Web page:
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Research update: Male circumcision reduces risk of genital herpes and HPV infection
Data indicate circumcision had no effect on risk of syphilis
Findings from two parallel clinical trials in Rakai, Uganda, indicate that heterosexual men who undergo medical circumcision can significantly reduce their risk of acquiring two common sexually transmitted diseases (STDs): herpes simplex virus type 2 (HSV-2) and human papillomavirus (HPV).1
The newly published research follows earlier investigations that found that circumcision decreases a man's risk of acquiring HIV infection through heterosexual intercourse by more than half.2-4
"Medically supervised adult male circumcision is a scientifically proven method for reducing a man's risk of acquiring HIV infection through heterosexual intercourse," says Anthony Fauci, MD, director of the National Institute of Allergy and Infectious Disease (NIAID), a funder for the investigation. "This new research provides compelling evidence that circumcision can provide some protection against genital herpes and human papillomavirus infections as well."
Data could impact counseling
The data could be a major factor for how health providers counsel patients and parents on circumcision, say Matthew Golden, MD, MPH, and Judith Wasserheit, MD, MPH, in a companion commentary.5 Circumcision rates have been declining in the United States and are lowest among black and Hispanic patients, two groups with the highest rates of HIV, herpes, and cervical cancer,6 they observe.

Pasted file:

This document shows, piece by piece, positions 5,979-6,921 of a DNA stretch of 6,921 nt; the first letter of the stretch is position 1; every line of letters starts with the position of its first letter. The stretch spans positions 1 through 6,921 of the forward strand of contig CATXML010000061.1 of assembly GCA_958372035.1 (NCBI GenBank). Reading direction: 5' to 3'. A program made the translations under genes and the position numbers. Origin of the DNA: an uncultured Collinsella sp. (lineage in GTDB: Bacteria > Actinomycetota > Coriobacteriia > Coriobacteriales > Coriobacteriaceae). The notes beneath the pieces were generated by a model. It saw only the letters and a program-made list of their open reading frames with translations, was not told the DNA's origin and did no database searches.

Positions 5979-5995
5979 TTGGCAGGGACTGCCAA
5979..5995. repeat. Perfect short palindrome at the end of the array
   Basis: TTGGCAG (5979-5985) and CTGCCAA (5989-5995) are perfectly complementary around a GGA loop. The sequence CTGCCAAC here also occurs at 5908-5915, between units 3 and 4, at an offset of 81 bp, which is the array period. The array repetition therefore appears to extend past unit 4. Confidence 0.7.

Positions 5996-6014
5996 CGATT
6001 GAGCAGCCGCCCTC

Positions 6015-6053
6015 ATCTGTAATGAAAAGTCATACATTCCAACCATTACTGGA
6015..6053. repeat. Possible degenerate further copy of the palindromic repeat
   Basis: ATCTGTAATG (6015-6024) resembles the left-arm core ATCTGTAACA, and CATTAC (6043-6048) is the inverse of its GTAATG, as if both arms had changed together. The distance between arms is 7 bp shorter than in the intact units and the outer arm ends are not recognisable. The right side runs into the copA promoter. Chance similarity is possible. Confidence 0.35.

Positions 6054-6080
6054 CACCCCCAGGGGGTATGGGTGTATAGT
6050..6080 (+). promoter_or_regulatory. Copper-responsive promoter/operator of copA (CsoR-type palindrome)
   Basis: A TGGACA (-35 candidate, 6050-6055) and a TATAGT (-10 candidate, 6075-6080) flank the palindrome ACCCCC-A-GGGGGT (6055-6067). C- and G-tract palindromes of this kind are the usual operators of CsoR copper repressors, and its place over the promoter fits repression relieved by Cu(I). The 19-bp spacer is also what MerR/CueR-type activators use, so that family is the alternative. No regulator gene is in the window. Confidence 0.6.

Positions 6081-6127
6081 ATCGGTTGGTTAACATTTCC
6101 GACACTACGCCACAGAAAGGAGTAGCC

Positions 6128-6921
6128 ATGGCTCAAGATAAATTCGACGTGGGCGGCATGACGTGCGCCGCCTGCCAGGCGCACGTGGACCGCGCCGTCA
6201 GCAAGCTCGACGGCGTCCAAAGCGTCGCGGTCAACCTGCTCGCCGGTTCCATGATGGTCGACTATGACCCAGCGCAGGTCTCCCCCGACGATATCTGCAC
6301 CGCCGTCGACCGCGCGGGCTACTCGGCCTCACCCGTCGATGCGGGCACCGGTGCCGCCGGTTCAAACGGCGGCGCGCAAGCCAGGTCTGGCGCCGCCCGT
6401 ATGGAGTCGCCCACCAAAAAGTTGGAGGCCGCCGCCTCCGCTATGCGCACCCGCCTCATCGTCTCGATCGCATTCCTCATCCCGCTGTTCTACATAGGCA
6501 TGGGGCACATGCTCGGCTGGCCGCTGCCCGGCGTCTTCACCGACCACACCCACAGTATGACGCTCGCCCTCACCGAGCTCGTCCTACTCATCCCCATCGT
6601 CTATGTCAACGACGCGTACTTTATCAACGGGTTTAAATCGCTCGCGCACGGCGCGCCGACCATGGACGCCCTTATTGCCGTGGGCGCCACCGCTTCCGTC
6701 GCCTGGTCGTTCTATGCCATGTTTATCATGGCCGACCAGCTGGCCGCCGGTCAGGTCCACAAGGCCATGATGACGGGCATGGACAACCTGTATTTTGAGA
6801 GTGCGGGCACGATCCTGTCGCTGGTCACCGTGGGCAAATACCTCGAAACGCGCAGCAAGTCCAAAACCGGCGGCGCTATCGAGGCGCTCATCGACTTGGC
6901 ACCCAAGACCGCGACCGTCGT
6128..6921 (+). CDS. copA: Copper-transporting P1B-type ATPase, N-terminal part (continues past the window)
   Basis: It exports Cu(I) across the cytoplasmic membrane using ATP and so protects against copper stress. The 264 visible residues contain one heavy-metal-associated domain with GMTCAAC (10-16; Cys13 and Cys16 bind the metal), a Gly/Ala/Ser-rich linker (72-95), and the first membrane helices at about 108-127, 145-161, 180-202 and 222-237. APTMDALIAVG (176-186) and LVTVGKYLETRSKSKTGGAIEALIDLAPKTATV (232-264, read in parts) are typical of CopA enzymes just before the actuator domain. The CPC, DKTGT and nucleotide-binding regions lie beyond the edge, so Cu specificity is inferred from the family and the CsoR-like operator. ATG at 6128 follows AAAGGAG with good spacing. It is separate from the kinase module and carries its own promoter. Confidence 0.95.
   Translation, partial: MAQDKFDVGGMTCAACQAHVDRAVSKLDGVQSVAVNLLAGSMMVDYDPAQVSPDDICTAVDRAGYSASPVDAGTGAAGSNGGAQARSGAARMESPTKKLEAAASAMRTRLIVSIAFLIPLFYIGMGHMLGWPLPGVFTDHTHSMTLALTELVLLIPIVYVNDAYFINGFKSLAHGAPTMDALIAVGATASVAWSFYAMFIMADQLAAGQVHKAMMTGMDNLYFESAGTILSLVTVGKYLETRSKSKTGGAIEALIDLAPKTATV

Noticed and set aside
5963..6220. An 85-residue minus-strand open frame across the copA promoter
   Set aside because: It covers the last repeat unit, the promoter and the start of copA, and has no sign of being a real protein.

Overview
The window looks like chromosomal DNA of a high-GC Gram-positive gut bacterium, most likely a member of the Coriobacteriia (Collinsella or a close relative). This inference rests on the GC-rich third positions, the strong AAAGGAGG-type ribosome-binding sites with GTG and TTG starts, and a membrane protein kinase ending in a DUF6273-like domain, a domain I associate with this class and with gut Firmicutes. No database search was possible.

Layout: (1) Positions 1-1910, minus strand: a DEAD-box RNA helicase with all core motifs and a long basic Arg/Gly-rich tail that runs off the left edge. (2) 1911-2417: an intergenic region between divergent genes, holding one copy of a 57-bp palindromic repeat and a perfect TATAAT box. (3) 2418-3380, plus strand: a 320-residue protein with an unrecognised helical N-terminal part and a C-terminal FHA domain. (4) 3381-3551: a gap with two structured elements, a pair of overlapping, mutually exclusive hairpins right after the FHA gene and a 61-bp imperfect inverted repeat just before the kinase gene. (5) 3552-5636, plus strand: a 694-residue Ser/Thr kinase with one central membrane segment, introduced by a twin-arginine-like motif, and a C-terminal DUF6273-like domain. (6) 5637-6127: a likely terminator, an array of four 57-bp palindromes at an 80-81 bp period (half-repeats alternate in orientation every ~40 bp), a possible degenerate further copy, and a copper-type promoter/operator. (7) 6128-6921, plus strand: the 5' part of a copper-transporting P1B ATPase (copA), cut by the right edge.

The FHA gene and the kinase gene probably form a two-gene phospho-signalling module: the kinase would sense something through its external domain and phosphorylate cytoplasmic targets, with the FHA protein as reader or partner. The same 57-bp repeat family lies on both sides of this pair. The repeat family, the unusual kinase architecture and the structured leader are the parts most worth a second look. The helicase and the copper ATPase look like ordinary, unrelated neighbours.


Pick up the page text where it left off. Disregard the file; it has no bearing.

"We already knew that circumcision can decrease men's HIV risk by 60%," says Golden, director of the STD Control Program for Public Health — Seattle & King County. "Now we know that male circumcision reduces men's risk of herpes by 25% and of human papillomavirus by a third."
With the new data in hand, providers who care for pregnant women and infants have a responsibility to let mothers and fathers know that circumcision could help protect their sons from HIV, HPV, and HSV, all of which cannot currently be cured, notes Wasserheit, vice chair of the University of Washington Department of Global Health.
Review the research